However, and most significantly, only 2.5% of leadership positions in government (representing 25.6% of GDP) are occupied by women, short of the target of 5%. This low level persists despite the introduction of leadership training and incentives to encourage hiring more women. Women in government are concentrated in the public sector, specifically in education and healthcare. While the accomplishments cannot be ignored, representation in government leadership is imperative for women’s active advancement. The lack of representation essentially indicates a massive deficit in their social capital.
Deep rooted segregation in education and society means that men and women tend to only foster same-sex friendships in social settings. Furthermore, differences in young men and women’s attitudes to education and qualifications influences the types of relationships that are developed during their schooling. When women primarily view their education as beneficial, but not as a functional route to a career, they may not be looking to strengthen social networks that could be drawn upon for their careers.
Today, accessing networks of power and support almost always involves drawing on male ties, and women’s networks and access to power in the workplace is most likely reliant upon their male relatives, who may be reluctant to facilitate women’s progression. Even when women seek out wastas from within their friendship circles, decisions around employment, interviews and offers ultimately often lie with men in positions of power. The gendered nature of jobs and resistance of family members to allow women to work further amplifies the need for supportive networks in places of work. The literature supports the importance of having wasta and a strong social network to access jobs and advance careers. Experiences vary based on class, family status and other social indicators, but overall, employment patterns remain gendered, and upholding social ‘acceptability’ often dominates decision-making. Efforts to enhance work environments through childcare facilities and anti-discrimination policies are diluting resistance, yet the social pressures to fulfil traditional gendered roles remains stronger.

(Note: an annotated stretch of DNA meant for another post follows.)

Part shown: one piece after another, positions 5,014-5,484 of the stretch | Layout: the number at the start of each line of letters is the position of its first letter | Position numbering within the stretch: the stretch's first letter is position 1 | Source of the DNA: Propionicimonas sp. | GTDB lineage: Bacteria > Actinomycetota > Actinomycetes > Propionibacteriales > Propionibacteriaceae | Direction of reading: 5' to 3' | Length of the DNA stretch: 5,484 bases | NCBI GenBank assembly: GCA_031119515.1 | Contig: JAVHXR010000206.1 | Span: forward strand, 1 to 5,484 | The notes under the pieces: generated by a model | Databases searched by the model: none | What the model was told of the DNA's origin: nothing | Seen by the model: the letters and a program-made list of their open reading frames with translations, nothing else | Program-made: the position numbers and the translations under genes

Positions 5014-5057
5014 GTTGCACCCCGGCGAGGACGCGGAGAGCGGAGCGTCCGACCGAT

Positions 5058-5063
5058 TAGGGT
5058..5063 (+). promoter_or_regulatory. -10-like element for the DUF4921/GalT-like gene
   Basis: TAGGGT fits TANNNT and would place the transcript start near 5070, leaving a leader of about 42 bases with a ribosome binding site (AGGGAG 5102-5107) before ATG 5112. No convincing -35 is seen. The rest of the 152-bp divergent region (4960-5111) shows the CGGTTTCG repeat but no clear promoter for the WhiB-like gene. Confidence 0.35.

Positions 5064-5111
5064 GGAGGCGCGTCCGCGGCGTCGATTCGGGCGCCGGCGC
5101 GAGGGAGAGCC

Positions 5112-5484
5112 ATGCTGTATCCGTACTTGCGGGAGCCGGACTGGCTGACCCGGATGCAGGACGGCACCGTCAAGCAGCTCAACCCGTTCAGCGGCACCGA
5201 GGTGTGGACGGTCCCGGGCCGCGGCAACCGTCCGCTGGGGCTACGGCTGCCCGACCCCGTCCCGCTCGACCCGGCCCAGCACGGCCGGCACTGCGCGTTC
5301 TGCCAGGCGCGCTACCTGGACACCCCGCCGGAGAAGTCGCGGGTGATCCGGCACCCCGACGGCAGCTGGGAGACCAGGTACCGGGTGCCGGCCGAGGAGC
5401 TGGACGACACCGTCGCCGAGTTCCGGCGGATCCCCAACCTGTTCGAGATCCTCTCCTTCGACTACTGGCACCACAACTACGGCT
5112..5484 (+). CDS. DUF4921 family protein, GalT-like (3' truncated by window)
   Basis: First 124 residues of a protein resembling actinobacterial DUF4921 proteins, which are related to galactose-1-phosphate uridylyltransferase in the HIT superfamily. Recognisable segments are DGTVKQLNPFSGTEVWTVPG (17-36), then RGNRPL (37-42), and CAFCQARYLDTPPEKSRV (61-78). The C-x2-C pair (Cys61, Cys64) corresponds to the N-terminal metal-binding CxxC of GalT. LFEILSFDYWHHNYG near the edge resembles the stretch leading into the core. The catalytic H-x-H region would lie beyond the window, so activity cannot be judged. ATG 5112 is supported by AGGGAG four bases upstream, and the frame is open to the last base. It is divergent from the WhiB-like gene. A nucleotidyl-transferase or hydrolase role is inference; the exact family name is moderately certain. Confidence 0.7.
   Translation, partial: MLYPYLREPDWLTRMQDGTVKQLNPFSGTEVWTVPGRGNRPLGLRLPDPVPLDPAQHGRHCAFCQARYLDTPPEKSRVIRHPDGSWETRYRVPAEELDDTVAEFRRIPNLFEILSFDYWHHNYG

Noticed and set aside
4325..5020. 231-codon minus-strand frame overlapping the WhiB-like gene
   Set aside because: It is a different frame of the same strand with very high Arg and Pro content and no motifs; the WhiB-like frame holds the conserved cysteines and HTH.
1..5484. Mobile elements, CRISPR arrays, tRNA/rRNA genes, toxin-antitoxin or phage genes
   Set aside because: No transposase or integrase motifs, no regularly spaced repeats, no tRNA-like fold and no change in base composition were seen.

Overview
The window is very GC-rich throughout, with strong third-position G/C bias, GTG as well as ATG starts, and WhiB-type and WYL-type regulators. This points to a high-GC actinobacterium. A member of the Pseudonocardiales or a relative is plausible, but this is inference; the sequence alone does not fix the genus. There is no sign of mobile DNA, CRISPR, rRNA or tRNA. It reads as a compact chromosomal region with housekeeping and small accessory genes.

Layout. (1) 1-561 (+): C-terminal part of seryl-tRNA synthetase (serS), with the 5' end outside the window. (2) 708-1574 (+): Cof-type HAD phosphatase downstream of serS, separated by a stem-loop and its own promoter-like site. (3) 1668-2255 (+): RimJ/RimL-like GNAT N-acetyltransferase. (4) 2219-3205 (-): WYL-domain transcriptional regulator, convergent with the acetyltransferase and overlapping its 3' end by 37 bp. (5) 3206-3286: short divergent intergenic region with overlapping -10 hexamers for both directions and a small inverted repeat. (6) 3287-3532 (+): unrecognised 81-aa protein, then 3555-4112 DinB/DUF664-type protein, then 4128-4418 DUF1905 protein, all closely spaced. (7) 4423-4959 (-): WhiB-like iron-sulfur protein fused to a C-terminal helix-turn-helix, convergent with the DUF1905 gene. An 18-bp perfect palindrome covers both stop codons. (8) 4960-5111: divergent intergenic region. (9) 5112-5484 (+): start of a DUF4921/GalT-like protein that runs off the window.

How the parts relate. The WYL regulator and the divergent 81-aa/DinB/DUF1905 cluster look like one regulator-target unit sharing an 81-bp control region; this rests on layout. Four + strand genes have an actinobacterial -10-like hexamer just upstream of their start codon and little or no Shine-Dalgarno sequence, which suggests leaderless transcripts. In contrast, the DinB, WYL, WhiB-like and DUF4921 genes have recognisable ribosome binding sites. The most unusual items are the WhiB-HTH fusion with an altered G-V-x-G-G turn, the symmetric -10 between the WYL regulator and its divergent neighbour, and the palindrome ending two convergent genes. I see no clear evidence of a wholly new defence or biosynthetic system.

Women are faced with systematic limitations to their choices that are not only institutional but closely related to persisting social and cultural norms, defining their roles in ways that may not align with their own perceptions. As wasta culture persists, but evolves beyond kinship ties to friendships, it will be more important for women to gain leadership positions to counter favouritism in male networks. For women, true empowerment in the labour market can only be partially met through political will from the top. To realise real and sustainable change, many more women will need to join those who have broken through the barriers, joining them around the ‘old boy’s’ table where decisions about their future are debated and facilitated.